Given the relevance of these measures, thousands of companies filed “Amparos,” legal action seeking to enjoin them on constitutional grounds. At the time, the courts suspended the application of said measures. However, as of December 2021, some of those courts have already lifted such injunctions. Furthermore, the Executive Branch has engaged in a number of action directed at circumventing the judicial blockage. These actions include the promotion of a constitutional amendment, directed at modifying the electricity legal framework and giving the CFE greater regulatory and market power.
The endeavors of Mexico’s government to modify the market liberalization of 2013 have been defined as the “Energy Counter Reform,” and where the central topic of the Tenth Investment Arbitration Forum that we covered here and here. During the event, several experts discussed the nature of this so-called counter reform and its potential to be considered a violation of some investment protections established in the various treaties to which Mexico is a signatory, including – at least – thirty-six bilateral investment treaties (BITs), the Comprehensive and Progressive Agreement for Trans-Pacific Partnership (CPTPP), and the United States-Mexico-Canada Agreement (USMCA).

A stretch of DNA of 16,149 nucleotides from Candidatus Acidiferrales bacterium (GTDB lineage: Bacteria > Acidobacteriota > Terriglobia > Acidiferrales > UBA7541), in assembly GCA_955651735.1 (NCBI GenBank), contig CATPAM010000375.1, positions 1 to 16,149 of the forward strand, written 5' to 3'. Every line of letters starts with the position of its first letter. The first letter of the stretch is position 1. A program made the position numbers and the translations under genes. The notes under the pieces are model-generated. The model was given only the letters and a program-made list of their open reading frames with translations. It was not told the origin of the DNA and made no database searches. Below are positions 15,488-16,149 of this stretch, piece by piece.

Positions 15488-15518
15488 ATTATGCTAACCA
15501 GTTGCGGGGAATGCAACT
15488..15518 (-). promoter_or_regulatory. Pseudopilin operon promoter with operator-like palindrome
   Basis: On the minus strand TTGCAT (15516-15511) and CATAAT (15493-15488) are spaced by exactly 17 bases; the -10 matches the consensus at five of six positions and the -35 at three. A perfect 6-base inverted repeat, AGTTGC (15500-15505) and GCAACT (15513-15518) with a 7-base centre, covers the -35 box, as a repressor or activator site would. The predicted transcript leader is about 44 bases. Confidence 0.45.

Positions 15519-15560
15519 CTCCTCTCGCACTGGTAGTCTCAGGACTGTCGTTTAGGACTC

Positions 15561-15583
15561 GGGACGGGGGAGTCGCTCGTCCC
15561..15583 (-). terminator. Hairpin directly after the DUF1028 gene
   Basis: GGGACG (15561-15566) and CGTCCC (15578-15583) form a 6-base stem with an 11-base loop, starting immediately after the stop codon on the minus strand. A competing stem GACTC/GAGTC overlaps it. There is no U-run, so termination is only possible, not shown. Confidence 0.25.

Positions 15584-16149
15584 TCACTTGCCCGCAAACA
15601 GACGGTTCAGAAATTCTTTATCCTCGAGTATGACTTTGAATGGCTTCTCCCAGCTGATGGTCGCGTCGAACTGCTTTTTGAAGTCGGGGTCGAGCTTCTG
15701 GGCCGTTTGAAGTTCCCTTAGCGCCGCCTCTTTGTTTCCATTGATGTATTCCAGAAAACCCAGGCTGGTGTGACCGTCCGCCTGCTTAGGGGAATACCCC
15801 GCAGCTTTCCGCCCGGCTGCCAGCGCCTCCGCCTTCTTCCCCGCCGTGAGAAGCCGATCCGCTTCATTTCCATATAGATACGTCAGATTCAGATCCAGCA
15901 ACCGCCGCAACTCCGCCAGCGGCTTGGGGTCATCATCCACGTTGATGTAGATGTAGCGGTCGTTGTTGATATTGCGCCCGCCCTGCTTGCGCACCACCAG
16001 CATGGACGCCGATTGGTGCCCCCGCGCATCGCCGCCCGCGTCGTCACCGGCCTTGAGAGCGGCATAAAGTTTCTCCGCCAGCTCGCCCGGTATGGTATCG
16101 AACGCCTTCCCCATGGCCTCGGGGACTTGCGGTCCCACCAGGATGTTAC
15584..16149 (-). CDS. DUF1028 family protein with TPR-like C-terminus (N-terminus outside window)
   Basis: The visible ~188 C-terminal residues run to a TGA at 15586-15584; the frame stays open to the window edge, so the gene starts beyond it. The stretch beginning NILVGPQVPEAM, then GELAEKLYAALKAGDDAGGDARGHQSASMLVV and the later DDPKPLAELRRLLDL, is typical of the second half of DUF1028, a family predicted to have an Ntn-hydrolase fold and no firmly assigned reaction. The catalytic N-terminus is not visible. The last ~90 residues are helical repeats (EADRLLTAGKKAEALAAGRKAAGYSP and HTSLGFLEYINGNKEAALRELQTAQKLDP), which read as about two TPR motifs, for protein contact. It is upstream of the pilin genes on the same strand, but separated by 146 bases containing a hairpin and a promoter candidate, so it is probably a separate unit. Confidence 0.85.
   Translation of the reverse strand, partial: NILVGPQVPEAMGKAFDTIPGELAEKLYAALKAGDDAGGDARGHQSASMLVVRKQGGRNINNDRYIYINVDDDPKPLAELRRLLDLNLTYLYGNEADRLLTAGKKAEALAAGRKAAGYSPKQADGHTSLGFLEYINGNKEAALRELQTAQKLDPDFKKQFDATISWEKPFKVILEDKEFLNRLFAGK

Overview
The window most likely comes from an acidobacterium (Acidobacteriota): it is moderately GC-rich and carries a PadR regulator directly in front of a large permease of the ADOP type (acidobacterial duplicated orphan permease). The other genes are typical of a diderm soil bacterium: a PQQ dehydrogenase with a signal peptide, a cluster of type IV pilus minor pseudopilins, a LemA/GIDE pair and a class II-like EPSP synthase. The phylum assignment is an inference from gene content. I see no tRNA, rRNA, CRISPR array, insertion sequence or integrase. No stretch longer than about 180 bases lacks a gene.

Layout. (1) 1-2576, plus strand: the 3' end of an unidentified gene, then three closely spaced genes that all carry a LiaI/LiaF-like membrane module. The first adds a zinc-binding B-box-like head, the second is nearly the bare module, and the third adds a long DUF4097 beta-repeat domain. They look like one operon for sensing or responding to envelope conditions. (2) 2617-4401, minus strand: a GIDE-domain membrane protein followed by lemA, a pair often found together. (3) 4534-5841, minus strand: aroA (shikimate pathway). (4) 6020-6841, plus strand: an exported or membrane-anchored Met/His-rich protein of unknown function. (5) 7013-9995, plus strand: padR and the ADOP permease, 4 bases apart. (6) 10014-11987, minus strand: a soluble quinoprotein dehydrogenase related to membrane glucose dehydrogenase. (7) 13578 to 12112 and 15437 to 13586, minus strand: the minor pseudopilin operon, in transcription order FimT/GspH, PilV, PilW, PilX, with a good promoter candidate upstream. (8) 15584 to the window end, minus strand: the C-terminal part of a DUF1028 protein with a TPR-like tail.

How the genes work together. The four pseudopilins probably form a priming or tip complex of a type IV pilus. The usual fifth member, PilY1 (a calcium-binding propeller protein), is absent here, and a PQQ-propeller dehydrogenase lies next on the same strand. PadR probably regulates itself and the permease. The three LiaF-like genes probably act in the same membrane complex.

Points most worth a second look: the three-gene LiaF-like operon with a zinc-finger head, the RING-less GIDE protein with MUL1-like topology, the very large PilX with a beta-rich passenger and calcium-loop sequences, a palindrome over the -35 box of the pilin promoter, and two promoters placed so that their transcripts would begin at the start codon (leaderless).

Ecuador: New Government Wants to Get Back in the Saddle
In 2017, we summarized Ecuador’s efforts to withdraw from ISDS. Some of the most decisive steps where denouncing all the country’s BITs (2008, 2017), as well as the ICSID Convention (2009). Ecuador also passed a constitutional reform prohibiting the Government from submitting disputes to the jurisdiction of non-Latin American tribunals, whose jurisdiction did not stem from instruments among Latin American parties (2008).